Federal employees who expose government waste, fraud and abuse are having a tough time in the “most transparent administration in history.”
Robert MacLean, a former air marshal, told a House subcommittee Tuesday that managers at the Transportation Security Administration “thumb their nose” at whistleblower protection laws.
MacLean, who complained that air marshals were improperly grounded by the TSA, is taking his termination to the U.S. Supreme Court after losing a series of lopsided proceedings at the agency. He said the TSA branded him “an organizational terrorist.”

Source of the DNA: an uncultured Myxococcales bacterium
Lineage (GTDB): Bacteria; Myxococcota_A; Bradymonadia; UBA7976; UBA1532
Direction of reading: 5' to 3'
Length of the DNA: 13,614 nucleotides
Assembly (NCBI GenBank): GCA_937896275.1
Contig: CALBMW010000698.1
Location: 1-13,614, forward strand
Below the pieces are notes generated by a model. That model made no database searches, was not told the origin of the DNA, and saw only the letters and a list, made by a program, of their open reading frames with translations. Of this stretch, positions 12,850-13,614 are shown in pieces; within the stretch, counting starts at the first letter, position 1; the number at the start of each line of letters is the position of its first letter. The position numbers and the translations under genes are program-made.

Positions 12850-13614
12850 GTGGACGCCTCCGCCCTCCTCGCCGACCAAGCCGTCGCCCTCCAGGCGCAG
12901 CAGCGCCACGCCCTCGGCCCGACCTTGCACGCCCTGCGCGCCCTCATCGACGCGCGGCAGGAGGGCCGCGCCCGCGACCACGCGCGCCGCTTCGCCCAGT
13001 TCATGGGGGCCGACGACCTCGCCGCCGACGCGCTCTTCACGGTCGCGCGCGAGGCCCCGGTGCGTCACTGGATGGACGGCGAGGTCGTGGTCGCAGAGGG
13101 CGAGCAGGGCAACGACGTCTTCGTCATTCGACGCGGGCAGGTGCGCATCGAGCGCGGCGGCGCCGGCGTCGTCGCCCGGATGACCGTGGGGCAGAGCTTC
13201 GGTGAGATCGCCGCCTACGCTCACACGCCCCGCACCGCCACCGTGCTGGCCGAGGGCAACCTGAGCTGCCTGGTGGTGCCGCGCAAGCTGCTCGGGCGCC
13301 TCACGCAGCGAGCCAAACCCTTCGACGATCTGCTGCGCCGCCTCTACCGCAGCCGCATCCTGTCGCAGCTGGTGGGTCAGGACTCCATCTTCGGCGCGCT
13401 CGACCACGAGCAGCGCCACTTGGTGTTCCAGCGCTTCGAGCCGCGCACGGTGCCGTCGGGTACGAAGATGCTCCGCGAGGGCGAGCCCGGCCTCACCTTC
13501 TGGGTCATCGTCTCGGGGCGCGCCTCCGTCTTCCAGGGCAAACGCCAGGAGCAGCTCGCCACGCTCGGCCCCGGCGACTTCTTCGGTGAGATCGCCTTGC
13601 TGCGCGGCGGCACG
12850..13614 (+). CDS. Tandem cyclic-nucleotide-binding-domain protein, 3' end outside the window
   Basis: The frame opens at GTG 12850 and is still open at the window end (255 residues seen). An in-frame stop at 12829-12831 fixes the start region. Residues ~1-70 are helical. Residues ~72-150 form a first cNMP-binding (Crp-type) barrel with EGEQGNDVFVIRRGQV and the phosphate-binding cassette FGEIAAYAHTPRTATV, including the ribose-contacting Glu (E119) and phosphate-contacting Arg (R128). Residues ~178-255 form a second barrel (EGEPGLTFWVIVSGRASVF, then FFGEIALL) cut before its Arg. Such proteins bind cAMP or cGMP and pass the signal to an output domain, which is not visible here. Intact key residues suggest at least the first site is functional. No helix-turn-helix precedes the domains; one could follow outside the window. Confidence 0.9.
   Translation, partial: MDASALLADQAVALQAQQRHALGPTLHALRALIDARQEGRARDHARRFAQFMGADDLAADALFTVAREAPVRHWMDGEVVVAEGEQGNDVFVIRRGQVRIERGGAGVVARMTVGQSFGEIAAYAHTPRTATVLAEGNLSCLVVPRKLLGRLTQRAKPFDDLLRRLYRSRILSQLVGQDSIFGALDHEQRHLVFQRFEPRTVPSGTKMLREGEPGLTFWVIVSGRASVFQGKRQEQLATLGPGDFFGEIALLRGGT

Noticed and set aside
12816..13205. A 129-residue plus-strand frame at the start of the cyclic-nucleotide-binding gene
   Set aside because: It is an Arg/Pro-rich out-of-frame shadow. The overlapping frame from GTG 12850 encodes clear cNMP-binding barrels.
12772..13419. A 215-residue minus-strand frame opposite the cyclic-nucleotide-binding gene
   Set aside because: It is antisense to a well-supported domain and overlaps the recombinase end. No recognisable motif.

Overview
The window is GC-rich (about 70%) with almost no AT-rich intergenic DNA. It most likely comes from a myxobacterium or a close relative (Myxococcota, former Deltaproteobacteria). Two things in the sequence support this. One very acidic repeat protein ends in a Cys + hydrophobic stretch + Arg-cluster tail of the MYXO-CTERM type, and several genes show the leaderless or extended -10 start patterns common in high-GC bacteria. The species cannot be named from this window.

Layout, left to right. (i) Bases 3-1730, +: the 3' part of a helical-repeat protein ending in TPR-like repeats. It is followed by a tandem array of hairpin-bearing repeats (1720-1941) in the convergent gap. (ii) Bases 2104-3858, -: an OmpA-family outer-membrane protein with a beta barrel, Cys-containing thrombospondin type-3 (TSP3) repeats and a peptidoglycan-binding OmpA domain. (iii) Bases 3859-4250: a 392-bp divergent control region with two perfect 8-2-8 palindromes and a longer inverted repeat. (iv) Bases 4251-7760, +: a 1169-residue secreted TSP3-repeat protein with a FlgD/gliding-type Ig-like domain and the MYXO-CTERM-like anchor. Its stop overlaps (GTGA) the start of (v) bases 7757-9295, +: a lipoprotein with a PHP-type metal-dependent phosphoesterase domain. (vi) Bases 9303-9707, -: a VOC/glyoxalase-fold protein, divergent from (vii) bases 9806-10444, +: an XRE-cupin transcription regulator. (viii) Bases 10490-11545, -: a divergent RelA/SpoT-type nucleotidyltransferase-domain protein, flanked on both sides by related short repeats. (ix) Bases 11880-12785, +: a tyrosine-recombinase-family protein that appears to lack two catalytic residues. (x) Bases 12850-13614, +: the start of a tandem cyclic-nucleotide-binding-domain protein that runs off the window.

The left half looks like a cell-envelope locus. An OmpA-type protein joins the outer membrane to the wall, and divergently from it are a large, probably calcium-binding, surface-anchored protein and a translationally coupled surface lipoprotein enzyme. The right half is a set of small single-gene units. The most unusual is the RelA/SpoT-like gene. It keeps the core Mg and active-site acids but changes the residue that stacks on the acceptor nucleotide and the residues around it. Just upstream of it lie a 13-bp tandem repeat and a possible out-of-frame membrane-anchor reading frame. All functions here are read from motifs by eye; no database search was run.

Robert Van Boven, former director of a Veterans Affairs facility in Texas, said, “The (bureaucratic) culture fights transparency and degrades whistleblowers.”
Boven, a medical doctor, was fired after alleging “fraudulent billing and ghost employees who didn’t help one single veteran.”
Nevertheless, whistleblowing is on the rise, according to Carolyn Lerner, chief attorney in the U.S. Office of Special Counsel.